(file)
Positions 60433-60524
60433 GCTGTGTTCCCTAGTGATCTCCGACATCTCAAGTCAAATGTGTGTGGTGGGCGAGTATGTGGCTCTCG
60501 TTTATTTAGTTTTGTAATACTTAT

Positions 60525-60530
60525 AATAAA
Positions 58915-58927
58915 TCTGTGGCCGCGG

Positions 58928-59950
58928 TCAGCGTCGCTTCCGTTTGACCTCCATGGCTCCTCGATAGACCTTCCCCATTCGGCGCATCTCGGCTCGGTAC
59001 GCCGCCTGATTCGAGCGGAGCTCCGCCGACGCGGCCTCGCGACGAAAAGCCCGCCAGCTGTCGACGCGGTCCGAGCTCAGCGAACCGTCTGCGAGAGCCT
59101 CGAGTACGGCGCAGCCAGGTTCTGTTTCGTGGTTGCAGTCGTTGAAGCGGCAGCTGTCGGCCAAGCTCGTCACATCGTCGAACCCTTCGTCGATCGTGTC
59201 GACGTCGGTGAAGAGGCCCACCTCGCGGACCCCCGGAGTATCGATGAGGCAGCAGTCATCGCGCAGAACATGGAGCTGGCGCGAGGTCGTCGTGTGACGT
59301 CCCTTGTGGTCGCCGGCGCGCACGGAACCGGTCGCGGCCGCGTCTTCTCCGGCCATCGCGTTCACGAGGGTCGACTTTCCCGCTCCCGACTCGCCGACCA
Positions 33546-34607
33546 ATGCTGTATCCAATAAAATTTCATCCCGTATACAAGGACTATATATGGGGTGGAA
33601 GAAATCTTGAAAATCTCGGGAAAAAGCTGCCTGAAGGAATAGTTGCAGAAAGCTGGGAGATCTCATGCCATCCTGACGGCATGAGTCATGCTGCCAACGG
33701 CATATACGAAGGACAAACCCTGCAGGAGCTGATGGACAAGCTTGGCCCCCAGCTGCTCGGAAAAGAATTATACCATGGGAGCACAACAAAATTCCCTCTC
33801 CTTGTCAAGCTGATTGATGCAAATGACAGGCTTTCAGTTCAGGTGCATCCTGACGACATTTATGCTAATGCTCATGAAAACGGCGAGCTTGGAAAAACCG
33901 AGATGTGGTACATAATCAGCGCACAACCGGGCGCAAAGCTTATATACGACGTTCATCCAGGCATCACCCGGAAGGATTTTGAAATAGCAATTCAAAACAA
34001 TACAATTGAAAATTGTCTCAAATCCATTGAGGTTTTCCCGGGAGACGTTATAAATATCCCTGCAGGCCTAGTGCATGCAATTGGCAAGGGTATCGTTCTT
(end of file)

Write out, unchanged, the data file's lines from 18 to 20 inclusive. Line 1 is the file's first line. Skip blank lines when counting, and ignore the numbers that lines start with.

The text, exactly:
33801 CTTGTCAAGCTGATTGATGCAAATGACAGGCTTTCAGTTCAGGTGCATCCTGACGACATTTATGCTAATGCTCATGAAAACGGCGAGCTTGGAAAAACCG
33901 AGATGTGGTACATAATCAGCGCACAACCGGGCGCAAAGCTTATATACGACGTTCATCCAGGCATCACCCGGAAGGATTTTGAAATAGCAATTCAAAACAA
34001 TACAATTGAAAATTGTCTCAAATCCATTGAGGTTTTCCCGGGAGACGTTATAAATATCCCTGCAGGCCTAGTGCATGCAATTGGCAAGGGTATCGTTCTT